Models of chronic myeloid leukemia.
- Author(s): Van Etten, R A
- et al.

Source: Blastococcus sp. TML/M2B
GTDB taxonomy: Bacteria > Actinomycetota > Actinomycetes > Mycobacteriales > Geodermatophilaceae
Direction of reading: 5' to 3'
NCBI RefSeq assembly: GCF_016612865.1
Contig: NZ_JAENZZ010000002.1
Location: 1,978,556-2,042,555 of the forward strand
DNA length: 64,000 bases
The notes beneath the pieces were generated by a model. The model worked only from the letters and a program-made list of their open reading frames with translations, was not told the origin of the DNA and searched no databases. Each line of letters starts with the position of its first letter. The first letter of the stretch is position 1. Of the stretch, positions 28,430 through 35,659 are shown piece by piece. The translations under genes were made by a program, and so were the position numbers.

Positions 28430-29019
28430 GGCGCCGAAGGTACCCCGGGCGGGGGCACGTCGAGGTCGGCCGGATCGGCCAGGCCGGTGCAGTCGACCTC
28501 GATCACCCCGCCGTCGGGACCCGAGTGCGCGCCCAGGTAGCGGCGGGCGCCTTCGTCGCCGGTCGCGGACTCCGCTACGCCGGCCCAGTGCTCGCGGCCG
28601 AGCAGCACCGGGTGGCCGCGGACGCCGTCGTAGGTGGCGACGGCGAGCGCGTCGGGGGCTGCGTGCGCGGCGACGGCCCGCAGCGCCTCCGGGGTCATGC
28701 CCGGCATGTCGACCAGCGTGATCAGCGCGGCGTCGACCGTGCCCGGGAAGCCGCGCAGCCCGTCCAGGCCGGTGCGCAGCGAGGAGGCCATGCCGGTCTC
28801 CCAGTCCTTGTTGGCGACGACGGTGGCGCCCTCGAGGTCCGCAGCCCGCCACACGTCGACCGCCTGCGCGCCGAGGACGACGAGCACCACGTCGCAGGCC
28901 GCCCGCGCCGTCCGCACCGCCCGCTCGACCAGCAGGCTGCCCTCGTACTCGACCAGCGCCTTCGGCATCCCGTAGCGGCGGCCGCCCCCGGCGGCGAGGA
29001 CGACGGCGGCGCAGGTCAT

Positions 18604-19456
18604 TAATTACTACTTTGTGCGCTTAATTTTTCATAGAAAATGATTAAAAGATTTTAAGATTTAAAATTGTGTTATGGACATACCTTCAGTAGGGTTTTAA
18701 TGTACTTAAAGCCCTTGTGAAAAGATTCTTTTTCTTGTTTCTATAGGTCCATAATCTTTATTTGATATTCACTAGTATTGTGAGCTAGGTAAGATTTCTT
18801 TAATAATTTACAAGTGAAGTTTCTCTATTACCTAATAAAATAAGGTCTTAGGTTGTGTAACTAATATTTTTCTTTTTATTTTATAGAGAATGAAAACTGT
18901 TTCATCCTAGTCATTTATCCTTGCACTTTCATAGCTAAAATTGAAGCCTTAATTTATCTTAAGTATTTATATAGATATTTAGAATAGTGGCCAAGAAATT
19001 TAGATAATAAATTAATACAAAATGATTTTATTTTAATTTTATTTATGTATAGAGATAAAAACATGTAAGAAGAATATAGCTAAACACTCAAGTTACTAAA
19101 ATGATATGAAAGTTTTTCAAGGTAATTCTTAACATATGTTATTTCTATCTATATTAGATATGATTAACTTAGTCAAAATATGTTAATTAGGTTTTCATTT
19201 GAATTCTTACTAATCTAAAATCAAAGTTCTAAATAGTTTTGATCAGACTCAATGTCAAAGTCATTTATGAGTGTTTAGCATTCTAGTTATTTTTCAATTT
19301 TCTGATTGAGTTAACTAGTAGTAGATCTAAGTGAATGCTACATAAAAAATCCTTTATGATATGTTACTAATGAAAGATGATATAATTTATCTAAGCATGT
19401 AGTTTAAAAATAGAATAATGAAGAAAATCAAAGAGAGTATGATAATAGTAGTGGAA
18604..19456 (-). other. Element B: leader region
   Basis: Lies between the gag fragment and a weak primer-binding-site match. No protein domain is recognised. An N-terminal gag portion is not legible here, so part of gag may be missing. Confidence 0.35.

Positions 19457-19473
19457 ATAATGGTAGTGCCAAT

Models of chronic myeloid leukemia (CML) have proven invaluable for furthering our understanding of the molecular pathophysiology of this disease. Xenotransplantation of primary human CML cells into immunodeficient mice allows investigation into the nature of the most primitive repopulating cells in this leukemia, but the system is limited by variability and difficulty with experimental manipulation. Accordingly, a large effort has been invested in developing models of CML through expression of the BCR/ABL oncogene in the hematopoietic system of laboratory mice. Despite numerous attempts, an accurate transgenic mouse model of CML has not been produced, possibly because of the toxicity of BCR/ABL. Conditional transgenic mice are a promising new approach to this problem. A more successful strategy is retroviral transduction of BCR/ABL into mouse bone marrow in vitro, followed by transplantation into syngeneic or immunodeficient recipient mice. Recipients of marrow transduced with p210 BCR/ABL develop a fatal myeloproliferative illness that closely resembles human CML. This model is being used to define the signaling pathways required for leukemogenesis by BCR/ABL, and for developing new therapeutic approaches.